We may never face a decision this difficult in our lifetime. We do, however, face decisions every day that draw on the same set of values that one would use to make the decision described above. German general Guenther Blumentritt once said:
Knowledge is important: efficiency even more so. But character and personality are the most important. Knowledge can easily fail and can, in fact, be the cause of failure. Not intelligence but character is the unfailing factor. Only character is reliable in tough situations, and . . . in combat (Roberts, 1994, 13).
What this means to me is that one's character, the combination of one's core set of values and beliefs, is what he or she must rely on when making decisions. One can research a problem, consult past practices, and confer with experts, but the most important factor that goes into making decisions, both personally and professionally, is their core set of values. The three main sets of values that influence decision-making are personal, organizational, and cultural values.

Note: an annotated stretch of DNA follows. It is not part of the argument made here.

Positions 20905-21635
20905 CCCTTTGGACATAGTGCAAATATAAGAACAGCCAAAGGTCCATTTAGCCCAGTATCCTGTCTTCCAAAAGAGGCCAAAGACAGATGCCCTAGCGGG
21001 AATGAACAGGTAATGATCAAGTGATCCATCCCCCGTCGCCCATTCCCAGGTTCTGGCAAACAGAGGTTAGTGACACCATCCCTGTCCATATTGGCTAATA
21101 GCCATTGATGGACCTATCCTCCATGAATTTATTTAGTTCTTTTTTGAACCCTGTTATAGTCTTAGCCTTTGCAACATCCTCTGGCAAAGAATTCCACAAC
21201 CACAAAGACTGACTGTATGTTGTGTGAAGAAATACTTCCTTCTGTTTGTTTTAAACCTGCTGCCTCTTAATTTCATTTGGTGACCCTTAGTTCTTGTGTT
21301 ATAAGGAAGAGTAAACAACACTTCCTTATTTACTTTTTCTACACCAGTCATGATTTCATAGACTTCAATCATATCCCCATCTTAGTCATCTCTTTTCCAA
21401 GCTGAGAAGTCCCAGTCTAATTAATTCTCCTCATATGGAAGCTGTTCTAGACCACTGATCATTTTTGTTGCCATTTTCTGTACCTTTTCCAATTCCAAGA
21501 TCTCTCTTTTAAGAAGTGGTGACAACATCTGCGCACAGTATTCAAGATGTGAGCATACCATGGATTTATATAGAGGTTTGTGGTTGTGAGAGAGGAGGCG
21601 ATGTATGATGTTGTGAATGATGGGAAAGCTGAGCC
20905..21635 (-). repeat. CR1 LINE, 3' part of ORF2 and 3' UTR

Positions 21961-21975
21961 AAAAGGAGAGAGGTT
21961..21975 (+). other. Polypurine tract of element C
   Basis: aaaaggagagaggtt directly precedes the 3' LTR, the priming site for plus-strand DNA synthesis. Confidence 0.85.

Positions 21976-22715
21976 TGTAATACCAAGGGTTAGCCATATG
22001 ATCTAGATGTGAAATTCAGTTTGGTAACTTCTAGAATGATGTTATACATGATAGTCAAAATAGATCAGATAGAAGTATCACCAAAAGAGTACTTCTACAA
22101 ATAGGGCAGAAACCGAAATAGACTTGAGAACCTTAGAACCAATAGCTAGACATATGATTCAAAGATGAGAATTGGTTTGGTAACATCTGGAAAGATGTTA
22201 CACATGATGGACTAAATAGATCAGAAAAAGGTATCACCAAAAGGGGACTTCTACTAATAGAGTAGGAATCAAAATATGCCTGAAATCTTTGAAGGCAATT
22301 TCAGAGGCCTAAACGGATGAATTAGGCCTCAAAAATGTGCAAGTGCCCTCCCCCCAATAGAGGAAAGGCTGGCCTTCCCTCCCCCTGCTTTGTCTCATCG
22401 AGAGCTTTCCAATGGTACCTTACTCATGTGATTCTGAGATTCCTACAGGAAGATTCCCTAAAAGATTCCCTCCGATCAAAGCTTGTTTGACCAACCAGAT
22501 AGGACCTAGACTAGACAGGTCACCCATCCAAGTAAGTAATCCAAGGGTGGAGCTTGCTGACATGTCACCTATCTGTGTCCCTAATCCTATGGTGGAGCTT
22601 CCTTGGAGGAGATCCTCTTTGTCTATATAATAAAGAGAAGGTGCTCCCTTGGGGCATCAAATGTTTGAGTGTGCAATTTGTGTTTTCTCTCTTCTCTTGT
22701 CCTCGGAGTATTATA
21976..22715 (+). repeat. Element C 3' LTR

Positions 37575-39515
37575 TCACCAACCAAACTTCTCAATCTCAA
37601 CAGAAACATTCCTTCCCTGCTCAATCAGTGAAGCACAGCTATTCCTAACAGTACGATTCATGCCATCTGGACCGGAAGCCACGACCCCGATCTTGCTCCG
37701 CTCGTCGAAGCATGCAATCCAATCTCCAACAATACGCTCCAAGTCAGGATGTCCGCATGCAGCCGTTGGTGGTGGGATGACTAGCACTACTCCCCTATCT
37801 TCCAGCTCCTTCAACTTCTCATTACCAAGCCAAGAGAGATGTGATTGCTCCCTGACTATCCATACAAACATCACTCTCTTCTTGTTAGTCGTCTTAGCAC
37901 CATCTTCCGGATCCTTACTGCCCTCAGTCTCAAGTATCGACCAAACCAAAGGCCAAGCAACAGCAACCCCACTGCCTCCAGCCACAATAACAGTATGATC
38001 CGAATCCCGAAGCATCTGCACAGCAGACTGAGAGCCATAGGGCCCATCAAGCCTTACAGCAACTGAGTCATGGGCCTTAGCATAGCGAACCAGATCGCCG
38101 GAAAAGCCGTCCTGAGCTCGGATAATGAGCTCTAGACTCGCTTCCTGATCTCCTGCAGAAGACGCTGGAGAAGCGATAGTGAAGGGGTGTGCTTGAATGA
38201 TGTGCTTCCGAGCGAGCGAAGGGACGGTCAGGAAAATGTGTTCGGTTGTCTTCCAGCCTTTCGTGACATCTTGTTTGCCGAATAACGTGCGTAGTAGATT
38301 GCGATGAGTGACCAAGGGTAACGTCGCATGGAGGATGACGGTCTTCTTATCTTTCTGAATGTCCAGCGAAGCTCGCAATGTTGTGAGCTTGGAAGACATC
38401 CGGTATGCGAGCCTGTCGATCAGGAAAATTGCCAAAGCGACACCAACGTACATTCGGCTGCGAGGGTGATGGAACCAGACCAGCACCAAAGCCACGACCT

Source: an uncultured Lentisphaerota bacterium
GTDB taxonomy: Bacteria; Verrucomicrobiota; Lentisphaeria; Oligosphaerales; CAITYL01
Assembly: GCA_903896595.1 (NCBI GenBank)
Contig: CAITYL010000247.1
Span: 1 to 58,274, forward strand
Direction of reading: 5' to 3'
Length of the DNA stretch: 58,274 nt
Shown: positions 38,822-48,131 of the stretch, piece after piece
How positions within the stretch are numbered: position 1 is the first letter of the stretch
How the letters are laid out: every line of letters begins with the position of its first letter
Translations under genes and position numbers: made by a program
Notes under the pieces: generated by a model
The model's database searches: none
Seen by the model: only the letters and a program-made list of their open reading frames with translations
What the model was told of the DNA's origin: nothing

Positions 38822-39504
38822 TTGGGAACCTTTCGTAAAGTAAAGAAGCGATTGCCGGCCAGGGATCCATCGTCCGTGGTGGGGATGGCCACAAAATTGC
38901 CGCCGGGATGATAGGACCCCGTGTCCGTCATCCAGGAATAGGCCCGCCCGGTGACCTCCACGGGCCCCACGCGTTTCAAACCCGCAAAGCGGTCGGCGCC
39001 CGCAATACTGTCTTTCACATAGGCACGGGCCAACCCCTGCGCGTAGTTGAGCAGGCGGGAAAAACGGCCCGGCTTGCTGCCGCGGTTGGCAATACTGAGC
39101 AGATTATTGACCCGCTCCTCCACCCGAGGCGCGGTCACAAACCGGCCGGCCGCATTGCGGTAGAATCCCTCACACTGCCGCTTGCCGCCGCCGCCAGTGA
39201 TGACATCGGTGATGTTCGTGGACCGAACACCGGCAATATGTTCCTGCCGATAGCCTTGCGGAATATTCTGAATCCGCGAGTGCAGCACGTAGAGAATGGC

Your personal values are the ones that you have developed over the course of your life. Whether you value your commitment to hard work, dedication to your family, or your competitive nature, the values that you have shaped over your lifetime help make every important decision you make. When your boss asks for volunteers to work late to help finish a... [continues]
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